The accompanying portrait is that of Joseph Edward Wilson, East Yorkshire Regiment, who has just been awarded the D.C.M. for his participation in a raid on a German first line trench on November 8th. Wilson is a married man and a native of Blackburn, but lived in Barnoldswick prior to joining the Army in May, 1916. He has spent 12 months on the Western Front, and was shot through the arm during the raid, having since been in hospital at Sutton Veny (Wilts.) but is expected home this week-end, when the news of his decoration will no doubt prove a pleasant surprise, Mrs. Wilson (who lives at 38, Lower East Avenue) having already received the ribbon accompanied by the congratulations of his Commanding Officer (Lieut.-Col. H. Ferrand).

The incident which earned Lce.-Corpl. Wilson distinction is best told in his own words, in a letter to his wife written from hospital:–“We had to leave everything in our packs while we went over. We were making a raid–the biggest of its kind ever attempted during this war. We lost 51 killed and wounded, and took about 60 prisoners and killed 150, besides capturing 2 machine guns, blowing up 10 dug-outs, and 16 trench mortars. So that was not so bad in 15 minutes. It was a lovely fight, though I was only in it about ten minutes.” The raid took place on a Thursday and Lance-Corporal Wilson arrived at Southampton the following Sunday morning. He has been offered a commission.

12 April 1918

BARNOLDSWICK – Presentation to a D.C.M. Winner

At the Wesleyan Sunday School on Monday evening a present of a wristlet watch and a Bible was made to Lce.-Corporal Joseph Wilson (East Yorks Regiment), in recognition of his having been awarded the D.C.M. in France last November. Lce.-Corporal Wilson, who is a native of Blackburn, was wounded at the time of his exploit, and since his recovery has been stationed at Ripon Camp. The gifts were handed to him by the Rev. A. Bradfield and Mr. E. Watkinson (superintendent).

25 March 1921

BARNOLDSWICK – Former Soldier’s Death

His numerous friends in Barnoldswick will learn with deep regret of the death of Mr. Joseph Edward Wilson, which took place recently at Blackburn at the age of 40 years. Deceased, who formerly resided at 38 Lower East Avenue, Barnoldswick, served with distinction in the late war as Lance-Corporal in the East Yorks Regt. He was awarded the D.C.M. “for conspicuous gallantry and devotion” while leading his section during a daylight raid in France, afterwards withdrawing all his men safely although wounded himself during the exploit. His conduct on this occasion was still further recognised when he was subsequently presented with a wristlet watch and Bible by members of the Barnoldswick Wesleyan Sunday School with which he had been connected. On his demobilisation, he returned to his native town of Blackburn. Latterly his health had left much to be desired. Mr. Wilson was an enthusiastic amateur photographer and bellringer. He leaves a wife but no family. The funeral took place yesterday (Thursday) week at Samlesbury, near Blackburn.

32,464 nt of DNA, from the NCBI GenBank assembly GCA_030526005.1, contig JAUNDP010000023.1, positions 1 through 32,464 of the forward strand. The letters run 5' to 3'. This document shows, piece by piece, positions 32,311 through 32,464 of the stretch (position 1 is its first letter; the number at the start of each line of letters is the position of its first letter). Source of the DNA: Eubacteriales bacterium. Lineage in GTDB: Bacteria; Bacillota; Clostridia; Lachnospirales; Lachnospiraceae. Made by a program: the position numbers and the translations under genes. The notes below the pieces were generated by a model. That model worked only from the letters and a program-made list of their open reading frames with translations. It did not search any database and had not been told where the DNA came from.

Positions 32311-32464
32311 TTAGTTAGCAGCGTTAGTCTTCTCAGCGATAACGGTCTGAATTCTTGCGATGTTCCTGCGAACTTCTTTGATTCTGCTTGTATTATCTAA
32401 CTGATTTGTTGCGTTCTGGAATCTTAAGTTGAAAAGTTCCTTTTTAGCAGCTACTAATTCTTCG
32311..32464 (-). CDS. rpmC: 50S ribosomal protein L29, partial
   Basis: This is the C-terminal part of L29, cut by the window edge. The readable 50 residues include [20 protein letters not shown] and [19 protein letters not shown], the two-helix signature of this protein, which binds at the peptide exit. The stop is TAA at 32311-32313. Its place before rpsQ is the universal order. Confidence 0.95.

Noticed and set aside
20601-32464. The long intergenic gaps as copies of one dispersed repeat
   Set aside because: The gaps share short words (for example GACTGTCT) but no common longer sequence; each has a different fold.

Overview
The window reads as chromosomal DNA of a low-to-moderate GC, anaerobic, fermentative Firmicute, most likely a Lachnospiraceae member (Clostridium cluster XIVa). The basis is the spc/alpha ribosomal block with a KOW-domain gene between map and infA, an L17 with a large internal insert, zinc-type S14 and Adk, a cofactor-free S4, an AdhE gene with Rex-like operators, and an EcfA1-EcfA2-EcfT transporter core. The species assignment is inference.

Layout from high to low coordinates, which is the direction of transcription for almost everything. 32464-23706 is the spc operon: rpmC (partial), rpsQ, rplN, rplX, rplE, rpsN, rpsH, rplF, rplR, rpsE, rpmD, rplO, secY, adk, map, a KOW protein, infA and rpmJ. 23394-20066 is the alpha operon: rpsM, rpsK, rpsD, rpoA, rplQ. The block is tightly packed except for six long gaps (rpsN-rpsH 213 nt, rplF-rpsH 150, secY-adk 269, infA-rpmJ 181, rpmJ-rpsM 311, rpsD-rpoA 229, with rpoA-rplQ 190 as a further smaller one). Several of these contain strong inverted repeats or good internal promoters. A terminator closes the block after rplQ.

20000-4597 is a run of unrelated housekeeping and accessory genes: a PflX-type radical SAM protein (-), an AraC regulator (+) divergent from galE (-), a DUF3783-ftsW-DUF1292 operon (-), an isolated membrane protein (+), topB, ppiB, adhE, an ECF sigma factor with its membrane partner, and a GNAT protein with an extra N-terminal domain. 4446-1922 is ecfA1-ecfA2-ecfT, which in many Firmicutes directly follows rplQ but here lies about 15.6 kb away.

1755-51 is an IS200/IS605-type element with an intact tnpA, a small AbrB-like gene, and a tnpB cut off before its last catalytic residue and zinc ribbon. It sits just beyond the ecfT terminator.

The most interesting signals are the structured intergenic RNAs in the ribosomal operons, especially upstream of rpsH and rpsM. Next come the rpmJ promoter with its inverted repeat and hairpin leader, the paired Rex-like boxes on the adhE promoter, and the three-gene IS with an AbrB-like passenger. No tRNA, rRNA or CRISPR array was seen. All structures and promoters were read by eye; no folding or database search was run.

View West Yorkshire Pioneer Articles

View West Yorkshire Pioneer Articles

West Yorkshire Pioneer Logo

07 December 1917

BARNOLDSWICK D.C.M. WINNER

The accompanying portrait is that of Lance-Corporal Joseph Edward Wilson, East Yorkshire Regiment, who has just been awarded the D.C.M. for his participation in a raid on a German first line trench on November 8th. Wilson is a married man and a native of Blackburn, but lived in Barnoldswick prior to joining the army in May, 1916. He has spent 12 months on the Western Front, and was shot through the arm during the raid, having since been in hospital at Sutton Veny (Wilts.), but is expected home this weekend, when the news of his decoration will no doubt prove to him a pleasant surprise, Mrs. Wilson (who lives at 38, Lower East Avenue), having already received the ribbon accompanied by the congratulations of his commanding officer (Lieut.-Col. H. Ferrand). The incident which earned Lance-Corporal Wilson distinction is best told in his own words, in a letter to his wife written from hospital:– “We had to leave everything in our packs while we went over. We were making a raid – the biggest of its kind ever attempted during this war. We lost 51 killed and wounded and we took about 60 prisoners and killed 150, besides capturing two machine guns, blowing up 10 dug-outs, and 16 trench mortars. So that was not so bad in 15 minutes. It was a lovely fight, though I was only in it about ten minutes.” The raid took place on a Thursday – Lance-Corporal Wilson arrived at Southampton the following Sunday morning. He has been offered a commission.